I Signs on the Beach 1
II Collecting 6
III Classification 19
IV Animal Life in its Lowest Forms 21
V Distribution of Animal Life in the Sea 23
VI Some Botanical Facts about Algæ 25
VII Naming of Plants 28
VIII Distribution of Algæ 30
IX Some Peculiar and Interesting Varieties of Algæ 32
X Uses of Algæ 37
XI Collecting at Bar Harbor 40
Marine Algæ
I Blue-Green Seaweeds (Cyanophyceæ) 47
Grass-Green Seaweeds (Chlorophyceæ) 47
II Olive-Green and Brown Seaweeds (Phæophyceæ) 61
III Red Seaweeds (Rhodophyceæ or Florideæ) 75
Marine Invertebrates
I Porifera (Sponges) 99
II Cœlenterata (Polyps) 111
III Worms (Platyhelminthes, Nemathelminthes, Annulata) 159
IV Molluscoida 187
V Echinodermata 199
VI Arthropoda 237
VII Mollusca 299
VIII Chordata 471
Index 479


In vain through every changeful year
  Did nature lead him as before;
    A primrose by a river’s brim,
    A yellow primrose was to him,
  And it was nothing more.
At noon, when by the forest’s edge
  He lay beneath the branches high,
    The soft blue sky did never melt
    Into his heart; he never felt
  The witchery of the soft blue sky.

To him who in the love of Nature holds
Communion with her visible forms, she speaks
A various language.



The sea-shore, with its stretches of sandy beach and rocks, seems, at first sight, nothing but a barren and uninteresting waste, merely the natural barrier of the ocean. But to the observant eye these apparently desolate reaches are not only teeming with life; they are also replete with suggestions of the past. They are the pages of a history full of fascination for one who has learned to read it.
In this history even the grains of sand have a part. Though so humble now, they once formed the rocky barriers of the shore. They stood as do the rocks of to-day, defiant and seemingly everlasting, but the fury of the sea, which knows no invincible adversary, has laid them low. Every coast-line shows the destructive effects of the sea, for the bays and coves, the caves at the bases of the cliffs, the buttresses, stocks, needles, and skerries, are the work of the waves. And this work is constantly going on.

Even a blind man could not stand long upon a shingly beach without knowing that the sea was busily at work. Every wave that rolls in from the open ocean hurls the pebbles up the slope of the beach, and then as soon as the wave has broken and the water has dispersed, these pebbles come rattling down with the currents that sweep back to the sea. The clatter of the beach thus tells us plainly that as the stones are being dragged up and down they are constantly knocked against each other; and it is evident that by such rough usage all [pg002] angular fragments of rock will soon have their corners rounded off and become rubbed into the form of pebbles. As these pebbles are rolled to and fro upon the beach they get worn smaller and smaller, until at length they are reduced to the state of sand. Although this sand is at first coarse, it gradually becomes finer and finer as surely as though it were ground in a mill; and ultimately it is carried out to sea as fine sediment and laid down upon the ocean floor. [1]

[1] Huxley.
The story of the sands is not only one of the conflict of the sea and rocks; it is also a story of the winds. It is the winds that have rescued them from the waves and driven them about, sifting and assorting them, arranging them in graceful forms, and often heaping them up into dunes which, until fastened by vegetation, are themselves ever moved onward by the same force, sometimes burying fertile lands, trees, and even houses in their march. The sands, moreover, are in turn themselves destructive agents, to whose power the many fragments which strew the beach and dunes bear ample witness. The knotty sticks so commonly seen on the beach are often the hearts of oak- or cedar-trees from which the tiny crystals of sand have slowly cut away their less solid outer growth. Everything, in fact, upon the sands is “beach-worn,” even to the window-glass of life-saving stations, which is frequently so ground that it loses its transparency in a single storm.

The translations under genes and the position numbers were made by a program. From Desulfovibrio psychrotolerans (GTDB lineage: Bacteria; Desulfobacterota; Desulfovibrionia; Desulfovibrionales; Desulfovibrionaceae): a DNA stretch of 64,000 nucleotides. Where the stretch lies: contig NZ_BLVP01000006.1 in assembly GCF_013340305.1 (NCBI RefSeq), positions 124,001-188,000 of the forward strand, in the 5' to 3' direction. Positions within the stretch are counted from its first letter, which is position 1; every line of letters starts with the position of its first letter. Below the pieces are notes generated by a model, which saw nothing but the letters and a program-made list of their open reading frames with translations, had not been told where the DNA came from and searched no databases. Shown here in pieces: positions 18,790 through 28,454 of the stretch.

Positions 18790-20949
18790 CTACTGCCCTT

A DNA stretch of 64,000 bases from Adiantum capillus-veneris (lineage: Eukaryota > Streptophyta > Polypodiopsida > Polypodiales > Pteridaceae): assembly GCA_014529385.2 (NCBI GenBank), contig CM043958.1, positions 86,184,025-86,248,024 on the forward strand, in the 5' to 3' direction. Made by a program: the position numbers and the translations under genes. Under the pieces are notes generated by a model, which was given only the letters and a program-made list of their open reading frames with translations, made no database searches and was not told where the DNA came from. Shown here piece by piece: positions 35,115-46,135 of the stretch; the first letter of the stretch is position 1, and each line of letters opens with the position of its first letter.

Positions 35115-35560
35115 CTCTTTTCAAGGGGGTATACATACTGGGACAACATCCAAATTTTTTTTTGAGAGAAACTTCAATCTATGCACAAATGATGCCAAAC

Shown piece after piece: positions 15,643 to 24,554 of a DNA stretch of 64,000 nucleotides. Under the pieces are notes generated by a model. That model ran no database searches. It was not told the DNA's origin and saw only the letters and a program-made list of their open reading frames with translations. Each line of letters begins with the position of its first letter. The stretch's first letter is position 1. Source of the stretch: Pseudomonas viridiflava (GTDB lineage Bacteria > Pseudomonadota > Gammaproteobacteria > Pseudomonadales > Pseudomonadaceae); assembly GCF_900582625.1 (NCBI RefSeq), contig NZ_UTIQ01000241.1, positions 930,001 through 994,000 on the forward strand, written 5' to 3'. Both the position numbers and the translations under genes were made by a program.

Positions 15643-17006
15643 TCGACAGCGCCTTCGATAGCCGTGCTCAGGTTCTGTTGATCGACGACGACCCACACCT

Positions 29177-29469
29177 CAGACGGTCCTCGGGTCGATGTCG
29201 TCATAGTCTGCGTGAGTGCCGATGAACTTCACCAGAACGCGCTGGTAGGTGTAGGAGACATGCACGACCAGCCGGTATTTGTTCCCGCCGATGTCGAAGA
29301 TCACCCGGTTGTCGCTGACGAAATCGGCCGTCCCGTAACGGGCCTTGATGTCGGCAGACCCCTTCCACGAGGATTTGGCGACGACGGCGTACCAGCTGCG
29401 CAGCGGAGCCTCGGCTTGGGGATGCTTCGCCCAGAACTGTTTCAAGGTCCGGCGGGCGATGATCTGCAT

The beach is also a vast sarcophagus holding myriads of the dead. “If ghosts be ever laid, here lie ghosts of creatures innumerable, vexing the mind in the attempt to conceive them.” And there are certain sands which may be said to sing their requiem, the so-called musical sands, like the “Singing Beach” at Manchester-by-the-Sea, which emit sounds when struck or otherwise disturbed. On some beaches these sounds resemble rumbling, on others hooting; sometimes they are bell-like and even rhythmical. The cause of this sonorous character is not definitely known, but it is possibly due to films of compressed gases which separate each grain as with a cushion, and the breaking of which [pg003] causes, in the aggregate, considerable vibrations. Such sands are not uncommon, having been recorded in many places, and they exist probably in many others where they have escaped observation. They may be looked for above the water-line, where the sand is dry and clean.
We have to do, however, in this volume, not with the history of the past, nor with the action of physical forces, but with the life of the present, and to find this, in its abundance, one must go down near the margin of the water, where the sands are wet. There is no solitude here; the place is teeming with living things. As each wave retreats, little bubbles of air are plentiful in its wake. Underneath the sand, where each bubble rose, lives some creature, usually a mollusk, perhaps the razor-shell Solen ensis. By the jet of water which spurts out of the sand, the common clam Mya arenaria reveals the secret of its abiding-place. A curious groove or furrow here and there leads to a spot where Polynices heros has gone below; and the many shells scattered about, pierced with circular holes, tell how Polynices and Nassa made their breakfast and their dinner. Only the lifting of a shovelful of sand at the water’s edge is needed to disclose the populous community of mollusks, worms, and crustaceans living at our feet, just out of sight.